The tradition and practice of Christian Meditation - 2
Laurence Freeman continues: “In the second half of the last century John Cassian’s ‘Conferences’ led John Main back to the practice of meditation in the Christian tradition, which he had first discovered as a young man in the East.
Cassian’s two conferences ‘On Prayer’ moved from a general overview of the theology of prayer to a specific recommendation of how to live it at its most radical depth. In the ‘9th Conference’ he describes the spectrum of prayer – its many expressions – but shows how all these forms converge in the ‘prayer of fire’, the mystical experience of union with the prayer of Jesus himself. This theology is at the heart of Christian meditation. John main saw that in meditation we move beyond an egotistical, self-centred focus on ‘my prayer’ into a lived understanding that Christian prayer is centred in the prayer of Jesus. ‘We do not know how to pray but the Spirit prays within us’.
In the ‘10th Conference’ Cassian describes the monologistic prayer – the prayer of one word –that became the basis of the Jesus Prayer of the Orthodox Church. For reasons too long to explore here the Western Church lost touch with this simple method which, for the Orthodox, was and remains their touchstone of lived faith. Cassian – recognized as a saint by both Churches – describes the formula or mantra as a way to the first Beatitude. By the “renunciation of all the riches of thought and imagination” we come directly to that poverty of spirit which is the condition for our entry into the Kingdom of God – the Kingdom or experience of God that Jesus says lies within us and among us.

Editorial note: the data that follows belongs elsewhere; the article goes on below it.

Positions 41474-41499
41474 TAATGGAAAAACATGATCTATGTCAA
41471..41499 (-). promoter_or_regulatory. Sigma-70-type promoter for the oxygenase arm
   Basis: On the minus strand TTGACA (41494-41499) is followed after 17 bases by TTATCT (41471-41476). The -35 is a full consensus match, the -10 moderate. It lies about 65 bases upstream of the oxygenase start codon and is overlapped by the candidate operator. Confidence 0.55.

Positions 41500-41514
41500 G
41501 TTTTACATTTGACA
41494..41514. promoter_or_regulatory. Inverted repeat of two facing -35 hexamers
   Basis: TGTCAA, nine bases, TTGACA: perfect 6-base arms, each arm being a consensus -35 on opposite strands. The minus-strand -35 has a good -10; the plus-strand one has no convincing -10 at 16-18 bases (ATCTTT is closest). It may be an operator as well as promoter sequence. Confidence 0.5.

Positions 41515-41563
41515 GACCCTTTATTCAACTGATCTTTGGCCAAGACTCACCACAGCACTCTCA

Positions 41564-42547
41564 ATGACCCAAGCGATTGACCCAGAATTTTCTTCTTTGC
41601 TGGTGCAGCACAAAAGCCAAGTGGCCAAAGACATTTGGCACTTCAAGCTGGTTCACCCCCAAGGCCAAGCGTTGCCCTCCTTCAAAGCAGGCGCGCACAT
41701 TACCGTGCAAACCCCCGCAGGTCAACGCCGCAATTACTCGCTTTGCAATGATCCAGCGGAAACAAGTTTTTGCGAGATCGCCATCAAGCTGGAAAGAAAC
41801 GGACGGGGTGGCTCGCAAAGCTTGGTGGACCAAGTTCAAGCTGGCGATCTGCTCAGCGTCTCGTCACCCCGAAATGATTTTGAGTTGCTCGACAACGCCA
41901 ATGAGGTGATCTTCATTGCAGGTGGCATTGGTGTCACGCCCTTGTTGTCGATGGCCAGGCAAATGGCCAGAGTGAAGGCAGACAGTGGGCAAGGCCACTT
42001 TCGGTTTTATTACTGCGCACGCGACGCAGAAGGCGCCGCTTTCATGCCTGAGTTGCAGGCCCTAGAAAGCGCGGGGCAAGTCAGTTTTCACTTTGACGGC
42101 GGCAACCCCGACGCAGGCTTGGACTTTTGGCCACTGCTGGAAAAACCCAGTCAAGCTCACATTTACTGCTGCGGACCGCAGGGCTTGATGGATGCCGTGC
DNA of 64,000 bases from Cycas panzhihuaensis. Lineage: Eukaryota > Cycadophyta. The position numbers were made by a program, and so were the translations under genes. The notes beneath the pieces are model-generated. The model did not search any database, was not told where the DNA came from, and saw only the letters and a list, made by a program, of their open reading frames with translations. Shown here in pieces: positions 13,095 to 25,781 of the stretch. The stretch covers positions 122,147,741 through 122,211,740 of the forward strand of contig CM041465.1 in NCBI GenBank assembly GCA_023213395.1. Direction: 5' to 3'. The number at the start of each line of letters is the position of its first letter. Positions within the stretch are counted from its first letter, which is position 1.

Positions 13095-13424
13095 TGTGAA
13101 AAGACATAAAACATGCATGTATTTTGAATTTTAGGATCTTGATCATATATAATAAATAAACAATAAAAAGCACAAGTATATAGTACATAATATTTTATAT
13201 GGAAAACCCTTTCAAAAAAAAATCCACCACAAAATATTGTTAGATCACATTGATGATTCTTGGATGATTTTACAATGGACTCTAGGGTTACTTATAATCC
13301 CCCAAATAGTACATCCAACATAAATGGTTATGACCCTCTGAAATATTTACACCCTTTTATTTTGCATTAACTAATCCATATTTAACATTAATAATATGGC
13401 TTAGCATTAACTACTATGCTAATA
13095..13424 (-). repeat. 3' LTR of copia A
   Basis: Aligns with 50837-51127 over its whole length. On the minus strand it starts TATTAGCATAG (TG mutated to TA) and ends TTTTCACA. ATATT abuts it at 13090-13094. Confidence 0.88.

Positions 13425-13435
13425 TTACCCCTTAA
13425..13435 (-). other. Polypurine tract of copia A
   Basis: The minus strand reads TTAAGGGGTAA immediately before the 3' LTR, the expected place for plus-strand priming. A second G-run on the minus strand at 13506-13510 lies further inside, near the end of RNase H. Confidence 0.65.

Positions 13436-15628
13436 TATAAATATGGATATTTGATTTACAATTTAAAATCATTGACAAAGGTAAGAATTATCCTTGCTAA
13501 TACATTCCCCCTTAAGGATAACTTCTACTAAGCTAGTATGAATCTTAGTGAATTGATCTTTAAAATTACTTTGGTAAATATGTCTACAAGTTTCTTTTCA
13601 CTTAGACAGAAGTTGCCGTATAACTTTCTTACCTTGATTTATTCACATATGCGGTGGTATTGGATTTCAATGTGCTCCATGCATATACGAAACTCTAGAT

Cassian goes on to describe the various states of mind through which we will be led and with which we sometimes have to struggle as we keep returning to the word in faith and love. The whole Christian mystical tradition with its many schools and great teachers can be said to be an elaboration of this fundamental insight. Cassian ends by saying that his own practice of meditation was not as easy as he had thought it would be but that it led him to read the Scriptures with new eyes and as if he had written them himself. Finally he affirms that the very simplicity of this prayer of the heart makes it universal. It is not a prayer just for the educated but for all. We might add now – and as this conference will witness – that it is for all ages as well.
A thousand years later this same tradition manifested in the flowering of the 14th century English mystical tradition. The Cloud of Unknowing was written for a select audience but has since become one of the most influential and popular works of contemplative prayer in this tradition. His teaching on the ‘one little word’ and the ‘laying aside of thoughts’ is in direct line with the Desert spirituality and John Main’s teaching. Tradition like doctrine develops – we can see how this tradition of prayer has remained essentially constant but kept pace with the evolving mind of the Church. Meditation has today become democratic. No one is excluded from it and in practising it we affirm the universality of the gospel and of faith in Jesus.
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